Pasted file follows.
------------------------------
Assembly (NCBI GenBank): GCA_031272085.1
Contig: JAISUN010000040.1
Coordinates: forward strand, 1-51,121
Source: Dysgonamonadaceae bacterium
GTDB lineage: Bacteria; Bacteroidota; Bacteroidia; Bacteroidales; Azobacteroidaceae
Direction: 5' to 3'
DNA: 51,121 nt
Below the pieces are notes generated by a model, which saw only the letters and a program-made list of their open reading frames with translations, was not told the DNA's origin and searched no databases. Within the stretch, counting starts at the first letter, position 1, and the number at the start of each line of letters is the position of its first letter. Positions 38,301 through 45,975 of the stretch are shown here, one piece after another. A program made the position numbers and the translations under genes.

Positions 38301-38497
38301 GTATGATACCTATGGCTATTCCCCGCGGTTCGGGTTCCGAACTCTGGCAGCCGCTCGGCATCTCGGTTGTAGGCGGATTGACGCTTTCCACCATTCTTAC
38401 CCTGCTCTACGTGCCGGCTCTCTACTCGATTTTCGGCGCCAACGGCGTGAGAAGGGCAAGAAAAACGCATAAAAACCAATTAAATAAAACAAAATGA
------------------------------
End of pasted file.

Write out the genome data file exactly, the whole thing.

Assembly (NCBI GenBank): GCA_031272085.1
Contig: JAISUN010000040.1
Coordinates: forward strand, 1-51,121
Source: Dysgonamonadaceae bacterium
GTDB lineage: Bacteria; Bacteroidota; Bacteroidia; Bacteroidales; Azobacteroidaceae
Direction: 5' to 3'
DNA: 51,121 nt
Below the pieces are notes generated by a model, which saw only the letters and a program-made list of their open reading frames with translations, was not told the DNA's origin and searched no databases. Within the stretch, counting starts at the first letter, position 1, and the number at the start of each line of letters is the position of its first letter. Positions 38,301 through 45,975 of the stretch are shown here, one piece after another. A program made the position numbers and the translations under genes.

Positions 38301-38497
38301 GTATGATACCTATGGCTATTCCCCGCGGTTCGGGTTCCGAACTCTGGCAGCCGCTCGGCATCTCGGTTGTAGGCGGATTGACGCTTTCCACCATTCTTAC
38401 CCTGCTCTACGTGCCGGCTCTCTACTCGATTTTCGGCGCCAACGGCGTGAGAAGGGCAAGAAAAACGCATAAAAACCAATTAAATAAAACAAAATGA